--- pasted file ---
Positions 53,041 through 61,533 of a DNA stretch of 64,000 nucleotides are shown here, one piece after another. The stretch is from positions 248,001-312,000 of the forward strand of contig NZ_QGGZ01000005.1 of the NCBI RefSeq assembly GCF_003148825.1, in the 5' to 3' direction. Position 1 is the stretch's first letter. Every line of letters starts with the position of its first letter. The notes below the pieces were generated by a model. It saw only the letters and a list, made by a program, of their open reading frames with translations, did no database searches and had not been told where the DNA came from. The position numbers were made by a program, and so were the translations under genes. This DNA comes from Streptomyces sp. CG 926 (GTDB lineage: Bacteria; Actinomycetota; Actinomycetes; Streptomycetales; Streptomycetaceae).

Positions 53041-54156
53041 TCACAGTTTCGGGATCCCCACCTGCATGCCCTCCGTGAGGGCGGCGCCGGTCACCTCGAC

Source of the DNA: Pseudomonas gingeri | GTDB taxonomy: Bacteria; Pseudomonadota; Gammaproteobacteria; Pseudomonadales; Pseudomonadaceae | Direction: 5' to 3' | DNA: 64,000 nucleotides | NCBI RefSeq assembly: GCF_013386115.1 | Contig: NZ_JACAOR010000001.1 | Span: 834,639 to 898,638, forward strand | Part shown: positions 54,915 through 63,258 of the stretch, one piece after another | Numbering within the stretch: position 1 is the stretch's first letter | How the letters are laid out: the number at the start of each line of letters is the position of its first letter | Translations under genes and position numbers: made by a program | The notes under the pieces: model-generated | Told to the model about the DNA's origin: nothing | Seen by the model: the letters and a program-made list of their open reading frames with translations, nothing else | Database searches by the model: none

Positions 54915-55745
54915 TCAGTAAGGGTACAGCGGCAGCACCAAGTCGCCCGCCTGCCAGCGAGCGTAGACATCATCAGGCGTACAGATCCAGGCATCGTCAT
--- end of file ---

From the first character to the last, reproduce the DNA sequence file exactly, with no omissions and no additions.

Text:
Positions 53,041 through 61,533 of a DNA stretch of 64,000 nucleotides are shown here, one piece after another. The stretch is from positions 248,001-312,000 of the forward strand of contig NZ_QGGZ01000005.1 of the NCBI RefSeq assembly GCF_003148825.1, in the 5' to 3' direction. Position 1 is the stretch's first letter. Every line of letters starts with the position of its first letter. The notes below the pieces were generated by a model. It saw only the letters and a list, made by a program, of their open reading frames with translations, did no database searches and had not been told where the DNA came from. The position numbers were made by a program, and so were the translations under genes. This DNA comes from Streptomyces sp. CG 926 (GTDB lineage: Bacteria; Actinomycetota; Actinomycetes; Streptomycetales; Streptomycetaceae).

Positions 53041-54156
53041 TCACAGTTTCGGGATCCCCACCTGCATGCCCTCCGTGAGGGCGGCGCCGGTCACCTCGAC

Source of the DNA: Pseudomonas gingeri | GTDB taxonomy: Bacteria; Pseudomonadota; Gammaproteobacteria; Pseudomonadales; Pseudomonadaceae | Direction: 5' to 3' | DNA: 64,000 nucleotides | NCBI RefSeq assembly: GCF_013386115.1 | Contig: NZ_JACAOR010000001.1 | Span: 834,639 to 898,638, forward strand | Part shown: positions 54,915 through 63,258 of the stretch, one piece after another | Numbering within the stretch: position 1 is the stretch's first letter | How the letters are laid out: the number at the start of each line of letters is the position of its first letter | Translations under genes and position numbers: made by a program | The notes under the pieces: model-generated | Told to the model about the DNA's origin: nothing | Seen by the model: the letters and a program-made list of their open reading frames with translations, nothing else | Database searches by the model: none

Positions 54915-55745
54915 TCAGTAAGGGTACAGCGGCAGCACCAAGTCGCCCGCCTGCCAGCGAGCGTAGACATCATCAGGCGTACAGATCCAGGCATCGTCAT